We review Social Security benefits each year to make sure they keep up with the cost of living. The law does not permit an increase in benefits when there is no increase in the cost of living. So your benefit will stay the same in 2016. There was no increase in the cost of living during the past year based on the Consumer Price Index (CPI) published by the Department of Labor. The CPI is the Federal government's official measure used to calculate cost of living increases.”...Social Security Administration 2016 Benefit mailing

Since 2009, Social Security beneficiaries have seen a 0% COLA increase three times (2009, 2010, 2016) with an average of just 1.2% increase over those years, confirming yet again, that the current Social Security COLA formula isn’t accurately measuring seniors’ expenses.  Seniors across this nation understand how important having an accurate measure of the increase in their real costs is to their day-to-day survival.  While there has been a lot of talk in Washington about the need to find a more accurate COLA formula; unfortunately, that attention has largely focused on ways to cut the COLA even further.  Leaving many Americans to wonder what’s less than zero?  If accurate inflation protection for seniors is truly our goal, Congress needs to adopt a fully developed CPI for the elderly (CPI-E).

Research has shown that spending patterns differ between the elderly and the general population, especially on health care.  Seniors 65 and older spend more than twice as much on health care, and those 75 and older spend nearly three times more than younger consumers.  Not only do health care expenditures steadily increase with age but health care costs consistently rise much faster than general inflation.  The current price index (CPI-W) does not take these critical differences in the elderly population into consideration.  The chained CPI doubles-down on that flaw.  Even worse, the proposed chained CPI will cut COLAs immediately for current and future retirees, veterans, the poor and people with disabilities.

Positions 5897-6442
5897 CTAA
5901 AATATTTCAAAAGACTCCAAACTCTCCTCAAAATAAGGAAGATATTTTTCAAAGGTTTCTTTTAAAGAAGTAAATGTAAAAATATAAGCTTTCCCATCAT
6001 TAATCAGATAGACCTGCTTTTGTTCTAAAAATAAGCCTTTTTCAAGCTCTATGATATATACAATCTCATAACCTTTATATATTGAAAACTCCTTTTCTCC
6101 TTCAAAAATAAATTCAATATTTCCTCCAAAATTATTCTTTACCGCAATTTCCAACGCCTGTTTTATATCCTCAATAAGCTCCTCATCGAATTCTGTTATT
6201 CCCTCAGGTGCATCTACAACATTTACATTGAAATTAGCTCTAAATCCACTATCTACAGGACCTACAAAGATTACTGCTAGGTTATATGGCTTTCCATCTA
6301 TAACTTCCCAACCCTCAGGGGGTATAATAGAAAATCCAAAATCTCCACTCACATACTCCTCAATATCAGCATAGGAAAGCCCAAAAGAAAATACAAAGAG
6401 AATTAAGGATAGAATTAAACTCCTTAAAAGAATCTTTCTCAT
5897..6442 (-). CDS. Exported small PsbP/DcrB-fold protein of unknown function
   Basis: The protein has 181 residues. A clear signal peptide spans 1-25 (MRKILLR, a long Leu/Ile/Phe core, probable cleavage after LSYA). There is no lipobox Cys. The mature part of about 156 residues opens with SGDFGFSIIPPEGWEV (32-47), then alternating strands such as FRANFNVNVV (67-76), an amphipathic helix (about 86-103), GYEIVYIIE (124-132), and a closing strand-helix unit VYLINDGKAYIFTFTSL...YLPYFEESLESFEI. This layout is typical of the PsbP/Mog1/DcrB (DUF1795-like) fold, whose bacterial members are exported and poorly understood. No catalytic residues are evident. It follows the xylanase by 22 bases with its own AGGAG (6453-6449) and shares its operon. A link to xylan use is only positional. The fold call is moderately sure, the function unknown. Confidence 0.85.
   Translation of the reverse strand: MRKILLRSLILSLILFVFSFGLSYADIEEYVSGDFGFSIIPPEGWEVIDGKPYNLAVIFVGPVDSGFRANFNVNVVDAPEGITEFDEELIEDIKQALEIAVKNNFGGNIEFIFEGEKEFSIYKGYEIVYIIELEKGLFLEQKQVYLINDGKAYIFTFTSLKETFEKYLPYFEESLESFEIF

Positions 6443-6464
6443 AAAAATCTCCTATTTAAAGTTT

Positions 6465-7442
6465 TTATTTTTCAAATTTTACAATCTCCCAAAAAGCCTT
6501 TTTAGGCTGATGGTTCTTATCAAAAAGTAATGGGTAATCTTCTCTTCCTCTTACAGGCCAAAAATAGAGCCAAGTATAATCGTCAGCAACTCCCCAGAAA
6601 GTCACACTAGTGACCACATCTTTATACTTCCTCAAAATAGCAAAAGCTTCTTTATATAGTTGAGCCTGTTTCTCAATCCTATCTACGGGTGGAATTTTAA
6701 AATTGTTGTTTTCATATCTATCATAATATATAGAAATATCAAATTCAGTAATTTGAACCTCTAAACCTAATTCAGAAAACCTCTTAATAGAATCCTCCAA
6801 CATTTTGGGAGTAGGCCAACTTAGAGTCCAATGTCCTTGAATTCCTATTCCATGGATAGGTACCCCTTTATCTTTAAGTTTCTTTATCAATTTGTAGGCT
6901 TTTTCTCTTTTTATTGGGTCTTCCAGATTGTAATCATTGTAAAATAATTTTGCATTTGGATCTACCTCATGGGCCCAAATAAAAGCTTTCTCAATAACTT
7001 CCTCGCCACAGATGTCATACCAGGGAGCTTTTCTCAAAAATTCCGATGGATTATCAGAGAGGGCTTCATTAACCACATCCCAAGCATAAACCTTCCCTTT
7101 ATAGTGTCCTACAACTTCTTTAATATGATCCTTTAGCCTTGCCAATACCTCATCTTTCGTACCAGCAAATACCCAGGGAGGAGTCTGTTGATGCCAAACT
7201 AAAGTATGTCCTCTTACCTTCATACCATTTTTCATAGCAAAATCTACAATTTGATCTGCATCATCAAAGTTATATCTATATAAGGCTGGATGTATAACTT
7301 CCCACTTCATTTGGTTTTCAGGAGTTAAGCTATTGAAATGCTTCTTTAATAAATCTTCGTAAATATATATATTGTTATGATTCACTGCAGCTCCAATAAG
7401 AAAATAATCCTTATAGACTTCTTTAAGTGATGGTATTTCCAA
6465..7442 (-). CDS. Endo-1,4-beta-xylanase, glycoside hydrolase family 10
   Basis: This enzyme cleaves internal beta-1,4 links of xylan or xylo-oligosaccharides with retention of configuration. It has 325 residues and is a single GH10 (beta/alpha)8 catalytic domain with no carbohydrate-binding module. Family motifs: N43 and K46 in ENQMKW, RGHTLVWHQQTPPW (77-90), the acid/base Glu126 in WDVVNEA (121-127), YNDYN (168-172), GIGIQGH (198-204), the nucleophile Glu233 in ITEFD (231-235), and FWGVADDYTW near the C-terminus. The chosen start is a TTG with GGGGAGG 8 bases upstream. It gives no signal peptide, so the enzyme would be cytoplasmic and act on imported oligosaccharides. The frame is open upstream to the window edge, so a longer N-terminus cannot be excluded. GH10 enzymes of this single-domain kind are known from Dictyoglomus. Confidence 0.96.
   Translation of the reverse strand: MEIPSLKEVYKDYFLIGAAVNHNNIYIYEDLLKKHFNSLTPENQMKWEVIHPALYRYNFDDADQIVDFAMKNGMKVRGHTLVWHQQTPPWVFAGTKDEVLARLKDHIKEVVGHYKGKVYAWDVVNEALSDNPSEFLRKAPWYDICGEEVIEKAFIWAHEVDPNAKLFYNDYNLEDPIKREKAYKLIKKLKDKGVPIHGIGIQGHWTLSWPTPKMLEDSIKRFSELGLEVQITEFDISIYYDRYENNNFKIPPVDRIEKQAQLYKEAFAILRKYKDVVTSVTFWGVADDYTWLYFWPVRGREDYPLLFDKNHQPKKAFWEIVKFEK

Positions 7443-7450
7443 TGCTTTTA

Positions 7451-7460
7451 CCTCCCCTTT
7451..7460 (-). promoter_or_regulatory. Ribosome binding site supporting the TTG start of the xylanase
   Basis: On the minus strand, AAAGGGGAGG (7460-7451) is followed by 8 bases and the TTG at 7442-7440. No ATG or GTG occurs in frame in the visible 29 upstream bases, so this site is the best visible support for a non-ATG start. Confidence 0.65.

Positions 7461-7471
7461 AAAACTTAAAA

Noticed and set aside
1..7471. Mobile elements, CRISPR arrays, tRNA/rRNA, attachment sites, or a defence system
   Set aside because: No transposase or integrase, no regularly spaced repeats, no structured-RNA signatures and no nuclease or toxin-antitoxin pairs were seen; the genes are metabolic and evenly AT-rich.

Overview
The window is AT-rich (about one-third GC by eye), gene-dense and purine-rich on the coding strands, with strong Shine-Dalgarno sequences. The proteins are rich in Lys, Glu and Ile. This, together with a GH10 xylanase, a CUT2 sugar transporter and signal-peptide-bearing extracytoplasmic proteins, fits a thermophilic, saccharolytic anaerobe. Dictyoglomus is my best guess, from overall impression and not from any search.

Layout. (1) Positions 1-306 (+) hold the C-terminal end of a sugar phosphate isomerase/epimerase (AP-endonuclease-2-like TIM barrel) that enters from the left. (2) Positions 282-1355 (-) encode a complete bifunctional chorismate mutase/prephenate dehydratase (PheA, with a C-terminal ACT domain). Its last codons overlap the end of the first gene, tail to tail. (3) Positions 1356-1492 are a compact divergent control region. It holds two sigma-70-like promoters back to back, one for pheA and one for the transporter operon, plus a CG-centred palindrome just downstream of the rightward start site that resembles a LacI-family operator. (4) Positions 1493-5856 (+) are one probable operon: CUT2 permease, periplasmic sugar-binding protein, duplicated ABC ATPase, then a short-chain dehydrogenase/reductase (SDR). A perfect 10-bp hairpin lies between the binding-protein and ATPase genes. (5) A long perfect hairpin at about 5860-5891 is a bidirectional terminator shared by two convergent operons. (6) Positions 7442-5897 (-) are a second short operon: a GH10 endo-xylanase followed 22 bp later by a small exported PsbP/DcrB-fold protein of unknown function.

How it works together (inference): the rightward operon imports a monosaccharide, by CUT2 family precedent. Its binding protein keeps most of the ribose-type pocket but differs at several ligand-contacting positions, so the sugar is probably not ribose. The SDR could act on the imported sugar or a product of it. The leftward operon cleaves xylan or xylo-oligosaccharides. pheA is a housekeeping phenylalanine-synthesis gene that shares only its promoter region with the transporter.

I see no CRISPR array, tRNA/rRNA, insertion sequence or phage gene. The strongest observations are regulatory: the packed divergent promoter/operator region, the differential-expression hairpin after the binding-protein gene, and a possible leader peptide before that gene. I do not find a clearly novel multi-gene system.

GOP Presidential candidates Republican Congressional leaders continue to support adoption of the so-called “Chained” CPI because they claim the current COLA formula is too generous and should be reduced.  Reduced?!? 

Senator Elizabeth Warren has proposed legislation to address the immediate need by providing a $580 Social Security boost.  NCPSSM supports Warren’s efforts and will continue to fight for a fully developed cost of living formula geared to America’s elderly. 

High RX Drug Prices Certainly Not News to Seniors

While Turing Pharmaceuticals Martin Shkreli’s decision to raise the cost of a drug 5,000% certainly got a lot of attention earlier this year, the fact that the high cost of prescription drugs in America continues to soar beyond the reach of many isn’t news to anyone who’s made a trip to the pharmacy lately.  In fact, a Kaiser Family Foundation poll found a large majority of the public (72%) view the cost of prescription drugs as unreasonable.

The federal Health and Human Services Department has signaled they’re looking for a way to curb rising prescription drug prices.  They need to do so because rising drug costs have now overtaken a long stretch of stable premiums.  In other words, while Medicare has successfully controlled premiums those successes are lost when seniors in Part D continue to face growing prescription costs. 

“Andy Slavitt, acting administrator for the Centers for Medicare and Medicaid Services, said his agency spent $140 billion on prescription drugs and that spending on medicines increased 13 percent in 2014 while overall health spending grew 5 percent.” ....HHS Airs Concerns About Rising Drug Prices, Congressional Quarterly

“Spending on medicines increased 13 percent in 2014, compared to 5 percent for health care overall, Slavitt said. It was the highest rate of drug spending growth since 2001.”...Obama administration sets stage for a debate on drug costs, Associated Press

One simple solution is to allow Medicare to negotiate prices for prescription drugs which could save the program and its beneficiaries billions of dollars.